It’s like the Omicron variant is skating circles around Manitoba’s schools.
Defensive strategies that once paid off, like informing parents of a COVID-19 exposure in their child’s classroom, have been iced by the province.
“We’re in a precarious situation because now it’s so transmissible. I don’t know if it’s reasonable to conduct contact tracing anymore,” said Nusraat Masood, while watching her seven-year-old son play shinny on an outdoor rink.
“I’m not wildly happy about it, but I kind of understand that the resources can’t be put in place to do it any more.”
Fellow hockey parents, outside the Riverview Community Centre in Winnipeg Thursday night as their youngsters took to the ice, seemed to accept the province’s rationale it can no longer control the novel coronavirus on a case-by-case basis.
The individual notifications of exposures and contact tracing will be no more. The province announced Thursday it will depend on parents to monitor for symptoms, alert the school and keep their children home if need be. Health officials expect a large proportion of people to become exposed to COVID-19 in the coming weeks.
WATCH | Hockey parents respond to end of COVID notifications:
Masood feels uncertain about the return to in-person learning on Monday, but considers a return to the classroom vital.
“It’s just balancing all of these things, right?” she said.
“I’m concerned for their mental health, too. I don’t think it’s great for them to be at home. Young people, I think, need more social stimulation.”
Shayla Vokey, a mother of two, is looking forward to the return to face-to-face schooling for all. Officials are trying their best, she said, and the province’s decision to end case notifications doesn’t change her approach.
“I’m not worried if there’s someone in her class that has it and we don’t get told, because I’m always monitoring for symptoms,” she said, while taking a quick break from her skate.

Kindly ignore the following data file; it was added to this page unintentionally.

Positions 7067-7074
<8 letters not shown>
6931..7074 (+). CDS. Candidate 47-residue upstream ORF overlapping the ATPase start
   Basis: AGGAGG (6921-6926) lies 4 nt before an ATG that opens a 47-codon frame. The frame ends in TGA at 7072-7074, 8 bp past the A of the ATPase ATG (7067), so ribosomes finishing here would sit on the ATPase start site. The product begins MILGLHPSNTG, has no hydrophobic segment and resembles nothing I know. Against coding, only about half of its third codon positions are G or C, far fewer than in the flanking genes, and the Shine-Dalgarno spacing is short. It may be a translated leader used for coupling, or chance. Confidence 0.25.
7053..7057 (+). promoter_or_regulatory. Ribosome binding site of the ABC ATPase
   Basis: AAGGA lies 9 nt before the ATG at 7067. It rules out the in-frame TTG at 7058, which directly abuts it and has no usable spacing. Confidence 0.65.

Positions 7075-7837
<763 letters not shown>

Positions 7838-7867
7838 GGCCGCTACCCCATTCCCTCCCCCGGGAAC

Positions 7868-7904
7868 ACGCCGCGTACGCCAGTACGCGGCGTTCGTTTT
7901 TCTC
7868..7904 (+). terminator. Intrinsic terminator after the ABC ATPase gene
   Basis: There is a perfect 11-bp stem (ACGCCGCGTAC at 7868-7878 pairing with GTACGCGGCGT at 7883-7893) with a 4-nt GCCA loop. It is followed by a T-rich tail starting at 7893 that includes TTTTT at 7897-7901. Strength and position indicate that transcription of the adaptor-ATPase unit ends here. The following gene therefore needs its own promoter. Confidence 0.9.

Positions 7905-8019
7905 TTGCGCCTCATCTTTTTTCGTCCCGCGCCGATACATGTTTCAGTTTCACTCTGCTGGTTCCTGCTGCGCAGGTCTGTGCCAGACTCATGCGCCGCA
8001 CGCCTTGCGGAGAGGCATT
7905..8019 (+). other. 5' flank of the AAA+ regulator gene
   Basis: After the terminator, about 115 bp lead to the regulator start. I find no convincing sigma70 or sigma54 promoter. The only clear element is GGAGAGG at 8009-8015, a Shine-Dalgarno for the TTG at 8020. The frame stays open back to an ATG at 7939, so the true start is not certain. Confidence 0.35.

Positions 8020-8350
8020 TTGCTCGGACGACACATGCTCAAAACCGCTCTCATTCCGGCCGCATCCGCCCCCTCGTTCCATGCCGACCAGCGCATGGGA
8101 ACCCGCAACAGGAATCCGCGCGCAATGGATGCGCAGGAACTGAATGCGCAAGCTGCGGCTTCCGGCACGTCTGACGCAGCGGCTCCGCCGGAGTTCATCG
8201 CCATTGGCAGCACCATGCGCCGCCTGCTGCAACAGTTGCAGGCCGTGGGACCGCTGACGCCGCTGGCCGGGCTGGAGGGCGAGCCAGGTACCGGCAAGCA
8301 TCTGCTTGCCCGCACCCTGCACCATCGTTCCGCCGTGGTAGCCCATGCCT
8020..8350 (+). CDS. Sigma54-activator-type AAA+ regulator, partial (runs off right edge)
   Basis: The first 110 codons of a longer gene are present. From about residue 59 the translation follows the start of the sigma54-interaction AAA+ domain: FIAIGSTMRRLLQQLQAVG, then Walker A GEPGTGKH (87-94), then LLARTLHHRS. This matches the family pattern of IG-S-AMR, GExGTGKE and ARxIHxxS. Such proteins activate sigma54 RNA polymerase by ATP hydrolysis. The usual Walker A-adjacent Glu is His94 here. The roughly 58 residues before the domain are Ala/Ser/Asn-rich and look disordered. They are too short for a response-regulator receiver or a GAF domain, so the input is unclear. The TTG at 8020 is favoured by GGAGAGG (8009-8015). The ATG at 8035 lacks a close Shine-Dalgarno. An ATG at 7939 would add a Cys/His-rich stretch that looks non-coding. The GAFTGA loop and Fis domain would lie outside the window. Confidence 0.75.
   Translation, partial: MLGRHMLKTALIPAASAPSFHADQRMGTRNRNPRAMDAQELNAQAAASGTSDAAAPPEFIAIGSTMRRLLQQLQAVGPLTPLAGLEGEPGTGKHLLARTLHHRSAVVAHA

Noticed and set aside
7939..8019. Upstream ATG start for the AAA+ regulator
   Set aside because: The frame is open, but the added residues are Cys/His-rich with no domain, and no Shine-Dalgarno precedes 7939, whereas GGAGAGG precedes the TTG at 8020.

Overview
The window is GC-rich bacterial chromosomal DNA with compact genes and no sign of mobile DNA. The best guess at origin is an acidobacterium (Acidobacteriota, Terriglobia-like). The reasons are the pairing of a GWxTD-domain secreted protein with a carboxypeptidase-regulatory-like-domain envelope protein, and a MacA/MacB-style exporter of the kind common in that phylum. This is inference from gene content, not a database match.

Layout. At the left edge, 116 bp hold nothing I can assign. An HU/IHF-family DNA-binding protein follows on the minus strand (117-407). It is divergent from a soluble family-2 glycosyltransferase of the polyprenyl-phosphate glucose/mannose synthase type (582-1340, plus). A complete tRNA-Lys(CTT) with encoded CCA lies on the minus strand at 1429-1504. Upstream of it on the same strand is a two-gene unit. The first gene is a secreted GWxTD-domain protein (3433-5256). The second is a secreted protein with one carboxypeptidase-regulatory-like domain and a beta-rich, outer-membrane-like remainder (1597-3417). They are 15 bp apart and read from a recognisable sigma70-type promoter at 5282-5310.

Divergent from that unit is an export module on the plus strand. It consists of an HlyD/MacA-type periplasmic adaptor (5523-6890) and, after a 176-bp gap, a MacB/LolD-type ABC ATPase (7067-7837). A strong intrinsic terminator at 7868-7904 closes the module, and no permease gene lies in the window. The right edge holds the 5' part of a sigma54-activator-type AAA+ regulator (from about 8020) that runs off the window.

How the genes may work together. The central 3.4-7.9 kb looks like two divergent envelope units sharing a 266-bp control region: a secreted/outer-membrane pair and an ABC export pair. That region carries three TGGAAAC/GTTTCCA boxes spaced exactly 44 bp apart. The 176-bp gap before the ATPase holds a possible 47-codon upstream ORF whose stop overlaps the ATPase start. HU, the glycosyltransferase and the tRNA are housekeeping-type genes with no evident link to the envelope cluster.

“I’m doing my part and I don’t want to be told we can’t do things.”
The move to rely on individuals’ personal responsibility means not every parent will take mitigation measures like contact tracing seriously, Isaac Pulford said.
“When you’re not having that consistency, it’s hard to keep track of everything,” he said.
The ditching of exposure notifications “makes me nervous,” said Brooke Koskie, another parent, “but I think it’s probably the practical approach.”
She’s thankful this stint of remote learning will only last a week.
“I don’t want to see the kids out of school, so I think it probably makes sense.”
Alan Campbell, president of the Manitoba School Boards Association, said the unease felt by many parents is understandable.
Throughout the pandemic, families were kept in the loop of COVID exposures and outbreaks regularly, but now much of the information they relied upon has been stripped away, he said. (Schools will still track the infections it is aware of and will communicate publicly about absenteeism levels.)
Even though Campbell accepts that contact tracing amid a flood of cases may not be feasible, he said the messaging that the Omicron variant produces mild outcomes in the vast majority of youth doesn’t alleviate all fears.
“It doesn’t really matter how often someone says that kids are at a relatively low risk of adverse outcomes from COVID-19,” said Campbell.
“As a parent, you don’t want them to get COVID-19 because you don’t want them to be the statistic where that is proven wrong.”